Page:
One of my disappointments on this self-adopted project during these years has been encountering the continued prevalence of those same blogging-as-dangerous false perceptions held by others since I first began blogging, despite my extensive efforts to demonstrate otherwise – and I do mean extensive in terms of time I have expended and education I've provided others. I became doubly dedicated to this goal following my husband's death, to the exclusion of some other matters requiring my attention. This activity may have been healthy by serving as a distraction from my situation. Whatever -- I've since concluded that if I hadn't been focusing on elderblogging promotion, I likely would have found something else to avoid taking personal actions I needed to be taking.

I extended myself in this elder blogging promotion effort on a personal level in full knowledge, given the suspicious attitudes toward blogging I encountered, that doing so could adversely affect my professional credibility with some, though I tried to carefully differentiate between the personal and the professional. Fortunately, so far, I have experienced no evidence of negative effects in attitude toward me professionally. On a personal level I experience from some others an indulgent somewhat subtle jocular reaction conveying one of superior tolerance toward what they regard as my idiosyncratic behavior and possible poor judgment with regard to my actually blogging.

Not because of the attitudes I encounter, but I have since stopped deliberate blogging promotion after several years directly trying to facilitate interest and adoption of blogging in some elder settings. I am sure most know by now I offer my support should they ever wish to pursue the matter. I have detected in others an increasing awareness and acknowledgment that blogging might be an interesting respectable activity as they note more and more traditional broadcast news and print media personalities promoting their own blogs.

Yet recently, I had a conversation with an intelligent professional person I've known for years who has periodically expressed interest in my blogging experience. The person has previously requested my assistance locating my blog and others to read. Yet, what I heard expressed was vague language, again, about the threats and dangers lurking in the blogosphere. When pressed for specifics, the stories of the few exploited by the press were cited as justification to condemn all blogging. My hope for eventual support from this person and others to facilitate aspects of blogging in one prime elder setting clearly is still not present. In another, where I had some success, any plans are on an indeterminate time line hold given the current economic situation.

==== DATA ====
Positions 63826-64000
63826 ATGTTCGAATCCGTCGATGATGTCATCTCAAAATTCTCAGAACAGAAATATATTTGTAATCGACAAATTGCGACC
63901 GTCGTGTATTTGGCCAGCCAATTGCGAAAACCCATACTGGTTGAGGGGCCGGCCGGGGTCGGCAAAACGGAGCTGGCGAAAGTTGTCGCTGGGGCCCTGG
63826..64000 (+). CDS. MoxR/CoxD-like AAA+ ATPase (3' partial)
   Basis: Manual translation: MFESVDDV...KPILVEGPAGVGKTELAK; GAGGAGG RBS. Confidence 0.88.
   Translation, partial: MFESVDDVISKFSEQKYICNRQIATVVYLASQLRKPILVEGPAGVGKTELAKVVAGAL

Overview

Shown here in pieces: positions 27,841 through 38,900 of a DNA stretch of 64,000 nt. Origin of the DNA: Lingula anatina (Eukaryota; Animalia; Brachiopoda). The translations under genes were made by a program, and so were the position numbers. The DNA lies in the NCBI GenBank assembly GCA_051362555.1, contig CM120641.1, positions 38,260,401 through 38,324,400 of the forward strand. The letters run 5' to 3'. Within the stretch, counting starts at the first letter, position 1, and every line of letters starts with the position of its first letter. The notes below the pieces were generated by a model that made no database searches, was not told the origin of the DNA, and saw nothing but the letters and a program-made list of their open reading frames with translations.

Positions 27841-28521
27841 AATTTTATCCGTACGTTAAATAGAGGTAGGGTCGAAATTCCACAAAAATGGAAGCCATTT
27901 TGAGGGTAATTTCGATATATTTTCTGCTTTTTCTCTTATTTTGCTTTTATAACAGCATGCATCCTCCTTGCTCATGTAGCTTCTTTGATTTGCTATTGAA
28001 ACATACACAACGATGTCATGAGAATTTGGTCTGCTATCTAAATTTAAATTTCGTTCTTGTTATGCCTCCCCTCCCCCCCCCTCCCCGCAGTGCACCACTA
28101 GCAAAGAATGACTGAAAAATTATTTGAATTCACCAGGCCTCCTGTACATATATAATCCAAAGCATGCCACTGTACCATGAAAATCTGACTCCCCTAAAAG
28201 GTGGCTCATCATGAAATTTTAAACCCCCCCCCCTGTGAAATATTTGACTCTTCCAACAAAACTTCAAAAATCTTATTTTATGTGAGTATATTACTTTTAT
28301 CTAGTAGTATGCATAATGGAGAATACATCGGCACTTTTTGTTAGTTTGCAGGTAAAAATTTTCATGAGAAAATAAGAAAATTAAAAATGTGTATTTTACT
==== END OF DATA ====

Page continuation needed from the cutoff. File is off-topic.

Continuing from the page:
While I didn't discuss the above with Bob, we did note a shared lack of interest in blogging for a variety of reasons by so many with whom we individually interact in our separate lives and locales.

Returning to the story of my entry into the blogosphere, what precipitated my first blog comment months before I started my own blog, and why it's significant to my choosing to actually meet another blogger .....

I was reading TGB's November 2005 post "The Nature of Blog Friends" and comments about meeting other bloggers in person as a consequence of contact through blogging. I was suddenly strongly motivated to make a comment. I still was apprehensive about having my name on the Internet, so I quickly contrived a blog name under which I could post. I felt some concern that in order even to do that, I did have to input into the system verification of my email address, but trusted the information would remain confidential as promised.